Art/ Collection/ Art Object

Mute Violin

Charles Francis Albert, Sr. (1842–1901)
ca. 1886
Philadelphia, Pennsylvania, United States
Maple, ebony, brass, various other materials
L. of body 35.7-35.9 cm (14-1/16 - 14-1/8 in); L. Overall 60.8 cm (23-15/16 in); Max. Width 19.2 cm (7-9/16 in) lower bouts
Credit Line:
Gift of Robert and Diane Moss, 1998
Accession Number:
Not on view
Mute violins have been used as practice instruments and for special acoustical effect since the seventeenth century. Leopold Mozart used the term "Brettgeige," or "board violin," to describe a mute violin consisting of a curved board without a soundbox. Patented in 1886, this unusually shaped mute violin has a body made entirely of maple, a wood that does not vibrate freely. The bridge height can be adjusted by two pegs located on either side of the body.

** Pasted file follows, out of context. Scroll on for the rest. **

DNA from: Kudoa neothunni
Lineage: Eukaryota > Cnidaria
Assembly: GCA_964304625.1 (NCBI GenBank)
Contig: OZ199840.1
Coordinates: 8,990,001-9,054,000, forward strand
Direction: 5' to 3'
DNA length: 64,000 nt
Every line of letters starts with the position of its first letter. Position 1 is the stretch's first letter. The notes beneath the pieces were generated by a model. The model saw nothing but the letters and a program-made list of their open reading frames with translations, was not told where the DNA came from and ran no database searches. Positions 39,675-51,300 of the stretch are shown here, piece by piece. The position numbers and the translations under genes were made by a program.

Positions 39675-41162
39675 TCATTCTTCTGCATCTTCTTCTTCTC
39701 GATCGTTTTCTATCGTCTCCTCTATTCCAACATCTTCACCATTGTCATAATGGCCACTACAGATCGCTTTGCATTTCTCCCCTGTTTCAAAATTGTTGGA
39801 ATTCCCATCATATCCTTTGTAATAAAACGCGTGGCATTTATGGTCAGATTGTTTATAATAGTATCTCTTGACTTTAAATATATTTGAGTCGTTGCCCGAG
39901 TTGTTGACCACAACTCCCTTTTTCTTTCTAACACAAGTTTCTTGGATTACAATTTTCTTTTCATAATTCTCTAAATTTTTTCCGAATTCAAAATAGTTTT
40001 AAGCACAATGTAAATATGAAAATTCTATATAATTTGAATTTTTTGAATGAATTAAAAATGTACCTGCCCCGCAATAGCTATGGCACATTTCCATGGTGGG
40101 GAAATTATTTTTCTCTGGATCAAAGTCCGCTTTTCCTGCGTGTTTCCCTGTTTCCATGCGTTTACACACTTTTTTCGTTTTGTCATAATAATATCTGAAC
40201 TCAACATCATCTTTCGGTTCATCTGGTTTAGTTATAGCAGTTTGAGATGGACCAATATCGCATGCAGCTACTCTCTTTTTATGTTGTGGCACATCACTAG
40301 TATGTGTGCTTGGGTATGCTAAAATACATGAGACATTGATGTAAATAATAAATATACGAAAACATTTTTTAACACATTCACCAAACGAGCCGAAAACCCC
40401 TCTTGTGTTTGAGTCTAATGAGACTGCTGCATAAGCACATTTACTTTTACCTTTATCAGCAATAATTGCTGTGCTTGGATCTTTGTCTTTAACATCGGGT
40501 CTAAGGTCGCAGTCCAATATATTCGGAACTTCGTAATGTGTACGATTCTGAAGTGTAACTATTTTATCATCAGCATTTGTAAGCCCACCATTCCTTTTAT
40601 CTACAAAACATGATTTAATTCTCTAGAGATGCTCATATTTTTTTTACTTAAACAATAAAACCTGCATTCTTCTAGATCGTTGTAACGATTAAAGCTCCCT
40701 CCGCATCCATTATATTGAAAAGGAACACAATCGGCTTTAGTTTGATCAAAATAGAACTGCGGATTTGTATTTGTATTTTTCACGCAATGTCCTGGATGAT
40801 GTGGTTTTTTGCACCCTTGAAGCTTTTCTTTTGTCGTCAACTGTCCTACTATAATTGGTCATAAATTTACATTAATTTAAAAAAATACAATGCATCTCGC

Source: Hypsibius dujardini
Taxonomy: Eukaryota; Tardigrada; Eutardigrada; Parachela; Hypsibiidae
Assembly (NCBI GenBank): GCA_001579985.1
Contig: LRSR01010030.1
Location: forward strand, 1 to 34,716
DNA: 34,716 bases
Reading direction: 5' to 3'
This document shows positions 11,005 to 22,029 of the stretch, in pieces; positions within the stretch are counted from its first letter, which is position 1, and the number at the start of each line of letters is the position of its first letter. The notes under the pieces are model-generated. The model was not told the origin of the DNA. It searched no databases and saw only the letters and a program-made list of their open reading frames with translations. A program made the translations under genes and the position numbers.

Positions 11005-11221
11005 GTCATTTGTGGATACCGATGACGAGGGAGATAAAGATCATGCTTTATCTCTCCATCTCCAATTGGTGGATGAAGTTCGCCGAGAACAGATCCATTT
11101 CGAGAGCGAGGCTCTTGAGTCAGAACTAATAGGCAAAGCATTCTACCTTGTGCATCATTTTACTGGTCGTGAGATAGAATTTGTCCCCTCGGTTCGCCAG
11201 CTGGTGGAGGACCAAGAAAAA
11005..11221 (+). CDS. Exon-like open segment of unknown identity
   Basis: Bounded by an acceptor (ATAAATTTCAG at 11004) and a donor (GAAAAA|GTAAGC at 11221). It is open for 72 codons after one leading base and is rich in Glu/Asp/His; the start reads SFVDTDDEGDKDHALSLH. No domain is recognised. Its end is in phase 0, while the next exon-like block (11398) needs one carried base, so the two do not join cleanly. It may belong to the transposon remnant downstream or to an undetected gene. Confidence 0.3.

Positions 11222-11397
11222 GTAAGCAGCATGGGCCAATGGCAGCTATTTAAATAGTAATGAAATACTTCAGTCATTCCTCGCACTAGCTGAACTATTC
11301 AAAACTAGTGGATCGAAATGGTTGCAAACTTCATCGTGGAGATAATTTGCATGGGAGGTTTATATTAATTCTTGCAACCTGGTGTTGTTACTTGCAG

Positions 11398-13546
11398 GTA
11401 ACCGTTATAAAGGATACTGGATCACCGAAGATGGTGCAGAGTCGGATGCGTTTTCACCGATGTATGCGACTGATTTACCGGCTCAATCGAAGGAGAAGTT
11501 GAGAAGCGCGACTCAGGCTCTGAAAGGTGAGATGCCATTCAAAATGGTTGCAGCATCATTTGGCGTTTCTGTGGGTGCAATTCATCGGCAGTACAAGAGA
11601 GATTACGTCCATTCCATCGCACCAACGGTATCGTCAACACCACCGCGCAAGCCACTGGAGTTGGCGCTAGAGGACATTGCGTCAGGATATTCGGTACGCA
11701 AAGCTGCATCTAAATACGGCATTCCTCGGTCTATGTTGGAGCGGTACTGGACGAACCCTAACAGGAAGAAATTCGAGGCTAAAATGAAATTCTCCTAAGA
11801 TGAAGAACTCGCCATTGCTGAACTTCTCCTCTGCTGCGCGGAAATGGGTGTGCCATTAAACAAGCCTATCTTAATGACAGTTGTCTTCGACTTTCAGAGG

Marking: (labeled within and stamped above and below bridge) "C.F. Albert Philad'a" and "Albert Pat'd Feb. 9'86"
Robert Moss
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